EU expects global aviation deal by November 2013
London, 24 September (Argus) — An international accord to regulate airline emissions may be agreed under the International Civil Aviation Organisation (Icao) by November next year, EU chief climate negotiator Artur Runge-Metzger told Argus.
The main focus is to try to push forward on the debate in the context of Icao and discussions are progressing well, Runge-Metzger said.
“The [Icao] secretariat is conducting a lot of the detailed, background work and the council will have another round of discussions on this in November. And next year in November, there is going to be a big Icao assembly, so the secretariat is eager to make a decision by then,” he said.
Discussions between the EU and non-EU countries about equivalent measures to curb aviation sector emissions are continuing, according to Runge-Metzger.
“But it is true that we will also continue to have our bilateral meetings with the China civil aviation authority and the different ministries, as well as with our Indian colleagues. So that is an ongoing dialogue,” he said.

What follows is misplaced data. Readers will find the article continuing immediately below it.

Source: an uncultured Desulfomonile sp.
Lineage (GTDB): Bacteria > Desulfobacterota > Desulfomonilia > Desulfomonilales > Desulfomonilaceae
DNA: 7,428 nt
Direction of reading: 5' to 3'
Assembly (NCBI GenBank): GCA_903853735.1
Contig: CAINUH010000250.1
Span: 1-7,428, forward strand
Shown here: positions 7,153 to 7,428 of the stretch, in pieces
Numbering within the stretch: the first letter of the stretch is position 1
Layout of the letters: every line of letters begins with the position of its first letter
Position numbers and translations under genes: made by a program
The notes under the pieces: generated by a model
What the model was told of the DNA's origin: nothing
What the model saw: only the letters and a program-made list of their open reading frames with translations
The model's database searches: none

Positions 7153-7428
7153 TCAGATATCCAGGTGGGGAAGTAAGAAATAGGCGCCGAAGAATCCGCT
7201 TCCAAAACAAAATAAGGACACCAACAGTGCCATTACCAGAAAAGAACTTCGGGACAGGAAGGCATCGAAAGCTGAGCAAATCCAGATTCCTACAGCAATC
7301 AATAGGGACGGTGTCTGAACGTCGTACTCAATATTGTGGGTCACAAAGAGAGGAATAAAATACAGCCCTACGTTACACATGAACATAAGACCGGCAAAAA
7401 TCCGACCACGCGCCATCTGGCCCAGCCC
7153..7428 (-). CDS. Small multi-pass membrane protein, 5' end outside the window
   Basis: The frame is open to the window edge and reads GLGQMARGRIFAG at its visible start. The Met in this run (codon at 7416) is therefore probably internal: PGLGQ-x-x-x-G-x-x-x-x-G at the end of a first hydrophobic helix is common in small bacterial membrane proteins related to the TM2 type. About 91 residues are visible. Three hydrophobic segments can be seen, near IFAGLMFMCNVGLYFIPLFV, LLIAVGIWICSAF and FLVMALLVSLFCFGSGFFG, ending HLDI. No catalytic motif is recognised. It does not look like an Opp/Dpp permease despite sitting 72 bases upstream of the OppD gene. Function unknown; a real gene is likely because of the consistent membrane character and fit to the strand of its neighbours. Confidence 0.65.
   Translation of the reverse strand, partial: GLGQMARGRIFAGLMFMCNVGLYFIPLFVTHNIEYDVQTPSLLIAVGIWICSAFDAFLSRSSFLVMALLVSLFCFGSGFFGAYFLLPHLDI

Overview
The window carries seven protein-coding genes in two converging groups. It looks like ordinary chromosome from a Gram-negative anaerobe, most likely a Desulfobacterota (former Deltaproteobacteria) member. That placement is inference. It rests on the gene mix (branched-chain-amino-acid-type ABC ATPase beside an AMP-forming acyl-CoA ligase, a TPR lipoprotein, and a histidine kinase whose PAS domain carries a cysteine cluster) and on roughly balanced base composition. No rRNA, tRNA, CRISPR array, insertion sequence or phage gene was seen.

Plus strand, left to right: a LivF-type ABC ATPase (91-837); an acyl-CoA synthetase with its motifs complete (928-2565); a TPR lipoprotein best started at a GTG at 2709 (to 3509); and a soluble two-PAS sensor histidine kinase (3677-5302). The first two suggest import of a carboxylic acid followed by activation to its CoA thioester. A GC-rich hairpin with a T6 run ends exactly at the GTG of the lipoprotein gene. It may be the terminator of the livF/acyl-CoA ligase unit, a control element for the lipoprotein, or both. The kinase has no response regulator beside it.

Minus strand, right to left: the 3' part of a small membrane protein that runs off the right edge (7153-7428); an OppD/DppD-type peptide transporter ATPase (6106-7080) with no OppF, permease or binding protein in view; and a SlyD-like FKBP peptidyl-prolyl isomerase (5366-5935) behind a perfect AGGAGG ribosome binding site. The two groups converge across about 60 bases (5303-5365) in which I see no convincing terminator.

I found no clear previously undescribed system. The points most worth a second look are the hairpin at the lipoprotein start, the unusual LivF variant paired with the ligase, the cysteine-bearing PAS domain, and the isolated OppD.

Under EU legislation, all non-EU airlines landing and departing in the EU have to cover their emissions under the EU emissions trading scheme (ETS) from the start of 2012, a move that triggered widespread opposition from countries such as the US, China, India and Brazil.
But incoming flights from a country outside the EU can be exempted from the EU ETS if that country takes equivalent measures to cut airline emissions. The commission has been in talks with China, among others, about a proposal for its own, alternative scheme.
The EU expressed regret today about a decision over the weekend by the US senate to adopt a bill that will ban US airlines from complying with the EU ETS.
EU climate action commissioner Connie Hedegaard called on US authorities to avoid any escalation in the conflict and focus their efforts instead on reaching a global agreement.
But until a global agreement is in place, the EU will not succumb to calls by the US and other countries to suspend the inclusion of aviation under the EU ETS, Hedegaard said.
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